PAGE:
Davos Was Down With Health Care

155787353Fresh from Davos, Vincent A. Forlenza, WG’80, CEO, president and chairman of Becton, Dickinson and Co., has sharp observations to share.

One has to do with an intriguing, and disturbing, question: What are the only two industries without sustainable business models, meaning the costs are annually outstripping the ability of consumers to pay them? The answer: education (which explains the rise of MOOCs and other online higher learning) and health care.

Another of Forlenza’s observations (and take it with a grain of salt given that he’s been in health care at BD since he left Wharton) is the observable eminence of the topic of health care at the World Economic Forum. At Davos, organizers used to plan tracks to tackle the developing world’s infectious diseases. Now, the focus is on the growing worldwide threat of chronic incommunicable conditions such as diabetes and heart disease. Forlenza estimates that as many as one-fifth of all sessions at the WEF focused on health care. There wasn’t just one track. The topic crossed all session groupings, all sectors.

“It has become the dominant theme … how we’re going to create a sustainable business model,” Forlenza told attendees at the Wharton Health Care Business Conference during his keynote address on Feb. 15, 2013.

Forlenza brought back takeaways from one part of the WEF health care programming: a comparison of various countries’ health care systems and their goals for 2040. He discussed five nations:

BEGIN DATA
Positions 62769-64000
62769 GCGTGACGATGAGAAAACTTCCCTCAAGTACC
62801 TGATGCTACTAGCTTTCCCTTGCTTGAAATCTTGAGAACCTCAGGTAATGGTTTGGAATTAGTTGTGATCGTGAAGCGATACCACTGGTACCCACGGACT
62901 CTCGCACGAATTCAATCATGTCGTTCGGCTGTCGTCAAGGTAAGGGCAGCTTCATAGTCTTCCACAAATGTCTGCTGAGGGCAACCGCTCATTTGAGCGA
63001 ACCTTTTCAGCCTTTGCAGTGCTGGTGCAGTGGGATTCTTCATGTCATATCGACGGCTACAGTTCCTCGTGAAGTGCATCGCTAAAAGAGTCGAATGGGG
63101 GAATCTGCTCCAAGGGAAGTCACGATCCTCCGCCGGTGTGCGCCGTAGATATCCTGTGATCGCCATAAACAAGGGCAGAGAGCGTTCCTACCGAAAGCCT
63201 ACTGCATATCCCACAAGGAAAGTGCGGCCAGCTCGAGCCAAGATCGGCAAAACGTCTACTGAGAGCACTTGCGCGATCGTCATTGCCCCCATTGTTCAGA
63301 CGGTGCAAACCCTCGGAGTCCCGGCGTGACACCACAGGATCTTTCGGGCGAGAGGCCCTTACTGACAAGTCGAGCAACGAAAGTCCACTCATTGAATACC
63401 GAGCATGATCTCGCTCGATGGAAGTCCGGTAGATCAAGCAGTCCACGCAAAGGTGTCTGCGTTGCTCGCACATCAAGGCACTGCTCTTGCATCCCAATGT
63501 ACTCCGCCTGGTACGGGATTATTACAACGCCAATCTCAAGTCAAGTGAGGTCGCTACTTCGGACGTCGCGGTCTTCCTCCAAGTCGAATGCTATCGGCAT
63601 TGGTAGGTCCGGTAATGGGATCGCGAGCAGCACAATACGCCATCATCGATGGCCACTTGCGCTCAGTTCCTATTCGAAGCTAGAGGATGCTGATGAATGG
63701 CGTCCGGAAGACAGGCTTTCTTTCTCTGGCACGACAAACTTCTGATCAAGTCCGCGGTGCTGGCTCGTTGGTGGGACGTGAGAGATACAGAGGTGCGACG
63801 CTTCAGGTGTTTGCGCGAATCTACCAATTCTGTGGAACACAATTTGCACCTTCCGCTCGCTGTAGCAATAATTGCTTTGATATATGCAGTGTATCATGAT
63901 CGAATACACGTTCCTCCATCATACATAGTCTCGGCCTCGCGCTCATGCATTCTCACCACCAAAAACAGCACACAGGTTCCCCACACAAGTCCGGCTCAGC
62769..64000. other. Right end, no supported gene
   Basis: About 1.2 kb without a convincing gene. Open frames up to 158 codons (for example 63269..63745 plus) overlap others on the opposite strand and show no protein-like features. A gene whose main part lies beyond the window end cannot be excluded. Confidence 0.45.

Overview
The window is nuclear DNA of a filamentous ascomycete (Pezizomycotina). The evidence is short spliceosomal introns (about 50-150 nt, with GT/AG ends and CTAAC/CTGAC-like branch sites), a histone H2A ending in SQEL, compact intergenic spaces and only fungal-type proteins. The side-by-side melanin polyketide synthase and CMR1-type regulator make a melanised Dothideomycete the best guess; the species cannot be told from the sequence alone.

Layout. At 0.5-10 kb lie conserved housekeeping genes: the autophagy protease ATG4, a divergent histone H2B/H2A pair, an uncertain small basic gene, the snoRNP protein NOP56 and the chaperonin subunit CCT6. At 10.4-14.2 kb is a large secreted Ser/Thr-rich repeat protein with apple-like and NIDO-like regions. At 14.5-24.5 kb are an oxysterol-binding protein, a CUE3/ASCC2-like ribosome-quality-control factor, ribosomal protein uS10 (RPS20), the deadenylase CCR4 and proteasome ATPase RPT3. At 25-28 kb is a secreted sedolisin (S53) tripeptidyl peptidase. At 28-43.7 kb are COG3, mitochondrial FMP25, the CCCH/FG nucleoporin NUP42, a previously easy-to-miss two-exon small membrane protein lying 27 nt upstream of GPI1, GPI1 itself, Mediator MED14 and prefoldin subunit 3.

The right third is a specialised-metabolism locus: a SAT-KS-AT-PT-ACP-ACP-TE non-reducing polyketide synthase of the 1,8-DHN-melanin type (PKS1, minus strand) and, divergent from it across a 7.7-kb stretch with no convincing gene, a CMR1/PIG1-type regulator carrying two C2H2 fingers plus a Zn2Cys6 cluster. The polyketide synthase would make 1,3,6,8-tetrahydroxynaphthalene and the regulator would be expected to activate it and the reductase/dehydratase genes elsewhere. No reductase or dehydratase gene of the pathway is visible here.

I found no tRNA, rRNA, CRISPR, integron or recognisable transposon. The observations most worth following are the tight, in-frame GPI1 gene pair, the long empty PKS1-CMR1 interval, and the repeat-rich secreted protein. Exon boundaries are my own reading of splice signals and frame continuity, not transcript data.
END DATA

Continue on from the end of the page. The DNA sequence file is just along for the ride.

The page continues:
• China claims a system in which the government secures access and ensures the quality of care.

Vincent A. Forlenza, WG’80

Vincent A. Forlenza, WG’80

• England aims for a system in which most care will be delivered at home.

• Germany strives to be a global leader in health care information technology.

• Spain’s goal is a system in which disease is predicted and prevented.

• The Netherlands’ focus is on individual responsibility.

The Dutch approach surprised Forlenza the most. Like Germans, the Dutch want to be leaders in information technology—indeed, the “Bloomberg” of health, said Forlenza.

Yet most compelling is that the Dutch foresee health care to be not a right, but a responsibility, by 2040. And by that point, insurance would only be used to essential services. Is that progress, or a return to how health care used to be done?

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